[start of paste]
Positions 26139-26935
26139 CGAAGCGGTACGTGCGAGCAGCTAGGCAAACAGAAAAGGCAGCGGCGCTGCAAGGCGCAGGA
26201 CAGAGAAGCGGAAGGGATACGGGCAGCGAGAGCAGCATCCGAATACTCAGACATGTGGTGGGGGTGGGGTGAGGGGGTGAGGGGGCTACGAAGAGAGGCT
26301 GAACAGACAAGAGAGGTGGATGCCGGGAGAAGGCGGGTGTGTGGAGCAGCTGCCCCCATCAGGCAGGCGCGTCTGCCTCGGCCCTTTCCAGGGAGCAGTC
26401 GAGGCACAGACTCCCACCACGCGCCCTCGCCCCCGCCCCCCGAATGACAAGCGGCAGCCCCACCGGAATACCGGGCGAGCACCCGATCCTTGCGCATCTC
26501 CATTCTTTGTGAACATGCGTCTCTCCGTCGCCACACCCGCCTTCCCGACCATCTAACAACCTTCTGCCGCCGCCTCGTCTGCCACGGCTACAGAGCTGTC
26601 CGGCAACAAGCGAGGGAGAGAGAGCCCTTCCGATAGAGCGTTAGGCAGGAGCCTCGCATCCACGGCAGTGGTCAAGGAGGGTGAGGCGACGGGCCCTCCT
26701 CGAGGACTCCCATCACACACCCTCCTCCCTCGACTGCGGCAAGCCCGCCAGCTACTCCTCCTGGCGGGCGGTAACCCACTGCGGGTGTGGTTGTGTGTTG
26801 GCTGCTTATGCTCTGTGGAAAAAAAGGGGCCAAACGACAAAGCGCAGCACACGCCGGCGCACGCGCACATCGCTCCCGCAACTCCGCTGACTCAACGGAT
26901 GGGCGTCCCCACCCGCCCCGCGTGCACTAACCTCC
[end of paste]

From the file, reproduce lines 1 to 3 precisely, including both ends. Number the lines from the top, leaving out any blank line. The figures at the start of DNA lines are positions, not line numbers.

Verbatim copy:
Positions 26139-26935
26139 CGAAGCGGTACGTGCGAGCAGCTAGGCAAACAGAAAAGGCAGCGGCGCTGCAAGGCGCAGGA
26201 CAGAGAAGCGGAAGGGATACGGGCAGCGAGAGCAGCATCCGAATACTCAGACATGTGGTGGGGGTGGGGTGAGGGGGTGAGGGGGCTACGAAGAGAGGCT